Progress on Route to Net Zero detailed in new annual report

Published: Tuesday, 31st January 2023

An annual update on the council’s efforts to reach net zero carbon status is due to be discussed at a meeting of the City Council on Tuesday (February 7).

In 2019, the council formally declared a climate emergency and the ambition was set for the council and city to become net zero carbon by 2030, or as soon as possible thereafter as a ‘just transition’ allows.

The report due before council next week highlights progress made on the agenda, with carbon emissions reduced by 6.5 per cent in 2019/20 (the most recent year for which data is available) as part of a positive downward trend. For 2018-2019, the reduction was 2.7 per cent and in 2017-2018 it was 1.3 per cent.

Also noted in the report is the fact that the city’s greatest sources of carbon dioxide emissions are domestic housing (36 per cent) and transport (34 per cent), with the council directly controlling eight per cent of all city carbon dioxide emissions.

In the last 12 months, there have been a number of successes, notably the creation of a dedicated Route to Zero team to increase the scale and pace of emissions reduction in the city and embed positive action on such reduction across council services and the wider city.

This has been supplemented by the formation of a cross-council directorate climate change, nature and net zero board and a portfolio-wide/cross-party advisory committee, to provide steps forward in building cross-organisation momentum.

In February 2022, the City of Nature 25 Year Plan was also approved for adoption. The plan will kickstart change by altering the way in which the city treats its natural environment and thinks about the future of its parks and green spaces, helping strengthen Birmingham’s climate resilience.

Following its adoption, the City of Nature Plan won the Judges’ Award at this year’s West Midlands National Park (WMNP) Awards and was a finalist in the 2022 RTPI National Awards in the Excellence in Planning in the Natural Environment category.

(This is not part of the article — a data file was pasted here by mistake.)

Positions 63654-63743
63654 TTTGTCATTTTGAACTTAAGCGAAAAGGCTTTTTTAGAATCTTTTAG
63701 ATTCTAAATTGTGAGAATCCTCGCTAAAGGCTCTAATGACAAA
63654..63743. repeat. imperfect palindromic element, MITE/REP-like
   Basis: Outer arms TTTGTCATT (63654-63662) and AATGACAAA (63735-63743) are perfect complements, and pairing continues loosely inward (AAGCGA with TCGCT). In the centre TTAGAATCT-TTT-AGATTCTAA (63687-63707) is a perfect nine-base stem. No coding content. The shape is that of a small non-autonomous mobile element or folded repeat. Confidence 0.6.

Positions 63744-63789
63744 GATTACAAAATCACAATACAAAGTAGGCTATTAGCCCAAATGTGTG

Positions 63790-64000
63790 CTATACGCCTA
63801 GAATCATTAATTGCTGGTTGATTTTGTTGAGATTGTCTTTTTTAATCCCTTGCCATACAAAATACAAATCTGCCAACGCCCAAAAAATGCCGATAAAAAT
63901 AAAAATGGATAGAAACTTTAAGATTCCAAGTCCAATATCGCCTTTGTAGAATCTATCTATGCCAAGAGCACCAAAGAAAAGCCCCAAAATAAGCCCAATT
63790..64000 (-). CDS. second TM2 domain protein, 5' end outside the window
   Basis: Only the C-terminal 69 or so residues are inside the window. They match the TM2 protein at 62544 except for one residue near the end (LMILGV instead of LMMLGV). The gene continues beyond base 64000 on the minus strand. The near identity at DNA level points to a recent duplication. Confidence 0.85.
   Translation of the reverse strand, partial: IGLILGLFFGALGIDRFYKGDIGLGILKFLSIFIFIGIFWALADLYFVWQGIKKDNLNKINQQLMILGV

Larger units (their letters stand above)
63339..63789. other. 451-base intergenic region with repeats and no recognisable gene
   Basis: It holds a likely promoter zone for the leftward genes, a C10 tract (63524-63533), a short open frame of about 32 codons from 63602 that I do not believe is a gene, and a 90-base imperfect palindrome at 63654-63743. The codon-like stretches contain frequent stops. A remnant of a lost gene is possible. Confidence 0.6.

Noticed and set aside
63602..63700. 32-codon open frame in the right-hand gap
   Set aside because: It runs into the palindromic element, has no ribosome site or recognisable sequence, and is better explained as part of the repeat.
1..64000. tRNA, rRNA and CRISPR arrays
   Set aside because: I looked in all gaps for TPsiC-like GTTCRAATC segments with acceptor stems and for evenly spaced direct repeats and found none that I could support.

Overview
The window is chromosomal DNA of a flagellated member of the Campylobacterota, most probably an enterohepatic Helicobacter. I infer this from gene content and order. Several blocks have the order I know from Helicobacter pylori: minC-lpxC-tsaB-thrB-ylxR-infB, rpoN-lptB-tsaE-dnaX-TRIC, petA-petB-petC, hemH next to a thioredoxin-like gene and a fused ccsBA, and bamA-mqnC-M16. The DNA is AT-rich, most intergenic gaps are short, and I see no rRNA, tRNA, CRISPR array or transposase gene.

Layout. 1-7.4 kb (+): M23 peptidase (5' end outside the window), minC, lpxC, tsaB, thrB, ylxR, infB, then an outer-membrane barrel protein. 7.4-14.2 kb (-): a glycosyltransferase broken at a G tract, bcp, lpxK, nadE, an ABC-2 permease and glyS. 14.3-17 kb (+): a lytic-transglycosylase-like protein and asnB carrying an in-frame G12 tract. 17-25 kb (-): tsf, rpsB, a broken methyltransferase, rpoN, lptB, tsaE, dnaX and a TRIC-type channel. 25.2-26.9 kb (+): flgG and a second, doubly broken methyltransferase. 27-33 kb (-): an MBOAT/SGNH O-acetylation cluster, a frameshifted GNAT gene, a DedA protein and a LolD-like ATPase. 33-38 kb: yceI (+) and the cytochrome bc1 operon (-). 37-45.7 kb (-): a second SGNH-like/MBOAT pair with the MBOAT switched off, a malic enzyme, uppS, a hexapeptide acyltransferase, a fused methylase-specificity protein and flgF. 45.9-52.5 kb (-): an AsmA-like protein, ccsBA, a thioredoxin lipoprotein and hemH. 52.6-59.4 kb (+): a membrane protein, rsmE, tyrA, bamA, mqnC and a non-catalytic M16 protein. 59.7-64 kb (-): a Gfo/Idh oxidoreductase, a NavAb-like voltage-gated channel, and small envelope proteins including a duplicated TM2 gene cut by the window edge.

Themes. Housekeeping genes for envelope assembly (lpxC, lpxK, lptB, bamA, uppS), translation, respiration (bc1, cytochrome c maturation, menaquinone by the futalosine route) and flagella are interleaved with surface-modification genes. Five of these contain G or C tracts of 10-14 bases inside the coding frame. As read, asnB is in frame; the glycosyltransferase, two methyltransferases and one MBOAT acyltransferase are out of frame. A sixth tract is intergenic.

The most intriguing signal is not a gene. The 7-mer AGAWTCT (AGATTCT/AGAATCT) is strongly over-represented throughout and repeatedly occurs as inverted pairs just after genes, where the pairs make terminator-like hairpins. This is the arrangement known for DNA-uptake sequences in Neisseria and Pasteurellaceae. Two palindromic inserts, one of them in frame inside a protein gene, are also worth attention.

Progress has also been made on plans to retrofit energy-inefficient homes (notably via the Three Cities retrofit programme), develop new greener housing, the expansion of the city’s network of electric vehicle charging points and the introduction of hydrogen-powered buses.

Another significant project that has commenced over the past year is the review of the Birmingham Development Plan. The council’s Route to Zero team has directly inputted in the first major phase – the publication of an Issues and Options document which includes a series of high-level policy options to ensure development in the city is both is low carbon and future climate ready.

Cllr Majid Mahmood, Cabinet Member for Environment, will present the report at next week’s city council meeting.

He said: “When we declared a climate emergency in 2019, we deliberately set a challenging goal, ahead of any targets at a regional or national level on the basis that is an extremely serious matter.

“We need to have an ambitious plan because the threats we face in Birmingham are real - we all have a responsibility to lower carbon emissions to a safe level to avoid the worst effects of climate change. To set a safe target would not have been in the best interests of the environment or the people of the city.

“The more we cut our emissions, the more we can slow and eventually stop global average temperature rises and avoid these risks, which will impact Birmingham. They aren’t just a problem for other parts of the country or the world.

“Flooding, wildfires and health-related issues due to extreme weather are all things we have faced locally in the last year, which really brings home the emergency we face and why we will continue to make this matter a priority across all aspects of what the council does.

“Despite the fact we have cost of living and housing emergencies in parallel, this annual report demonstrates the progress we and a range of partners in our communities are making on many fronts. We will continue to place an emphasis on the collaborative effort to cutting our carbon emissions in the years ahead – because this will also play a key part in addressing the other grand challenges we face as a city.”

The annual report is available as part of the agenda papers for the February 7 meeting of the City Council.

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